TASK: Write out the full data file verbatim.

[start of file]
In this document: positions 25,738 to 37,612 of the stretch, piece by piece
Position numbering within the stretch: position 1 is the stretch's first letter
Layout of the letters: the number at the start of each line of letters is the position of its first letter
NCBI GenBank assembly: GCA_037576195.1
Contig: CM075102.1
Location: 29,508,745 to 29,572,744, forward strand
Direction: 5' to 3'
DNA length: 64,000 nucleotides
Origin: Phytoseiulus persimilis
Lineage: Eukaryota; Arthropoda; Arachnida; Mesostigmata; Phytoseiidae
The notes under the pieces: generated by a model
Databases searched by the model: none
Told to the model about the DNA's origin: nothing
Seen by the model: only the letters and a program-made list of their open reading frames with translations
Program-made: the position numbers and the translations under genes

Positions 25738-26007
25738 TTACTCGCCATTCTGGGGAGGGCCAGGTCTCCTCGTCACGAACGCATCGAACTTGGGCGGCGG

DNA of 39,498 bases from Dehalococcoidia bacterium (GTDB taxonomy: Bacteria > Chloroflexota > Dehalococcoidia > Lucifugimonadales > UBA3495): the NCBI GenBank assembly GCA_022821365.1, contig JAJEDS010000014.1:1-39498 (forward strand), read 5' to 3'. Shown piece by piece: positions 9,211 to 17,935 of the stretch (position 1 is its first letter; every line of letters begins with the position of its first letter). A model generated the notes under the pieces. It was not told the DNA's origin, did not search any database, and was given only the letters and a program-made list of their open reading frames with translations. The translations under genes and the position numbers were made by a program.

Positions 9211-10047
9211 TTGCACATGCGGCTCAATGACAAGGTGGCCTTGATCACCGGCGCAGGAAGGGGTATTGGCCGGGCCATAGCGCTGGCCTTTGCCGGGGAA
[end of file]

In this document: positions 25,738 to 37,612 of the stretch, piece by piece
Position numbering within the stretch: position 1 is the stretch's first letter
Layout of the letters: the number at the start of each line of letters is the position of its first letter
NCBI GenBank assembly: GCA_037576195.1
Contig: CM075102.1
Location: 29,508,745 to 29,572,744, forward strand
Direction: 5' to 3'
DNA length: 64,000 nucleotides
Origin: Phytoseiulus persimilis
Lineage: Eukaryota; Arthropoda; Arachnida; Mesostigmata; Phytoseiidae
The notes under the pieces: generated by a model
Databases searched by the model: none
Told to the model about the DNA's origin: nothing
Seen by the model: only the letters and a program-made list of their open reading frames with translations
Program-made: the position numbers and the translations under genes

Positions 25738-26007
25738 TTACTCGCCATTCTGGGGAGGGCCAGGTCTCCTCGTCACGAACGCATCGAACTTGGGCGGCGG

DNA of 39,498 bases from Dehalococcoidia bacterium (GTDB taxonomy: Bacteria > Chloroflexota > Dehalococcoidia > Lucifugimonadales > UBA3495): the NCBI GenBank assembly GCA_022821365.1, contig JAJEDS010000014.1:1-39498 (forward strand), read 5' to 3'. Shown piece by piece: positions 9,211 to 17,935 of the stretch (position 1 is its first letter; every line of letters begins with the position of its first letter). A model generated the notes under the pieces. It was not told the DNA's origin, did not search any database, and was given only the letters and a program-made list of their open reading frames with translations. The translations under genes and the position numbers were made by a program.

Positions 9211-10047
9211 TTGCACATGCGGCTCAATGACAAGGTGGCCTTGATCACCGGCGCAGGAAGGGGTATTGGCCGGGCCATAGCGCTGGCCTTTGCCGGGGAA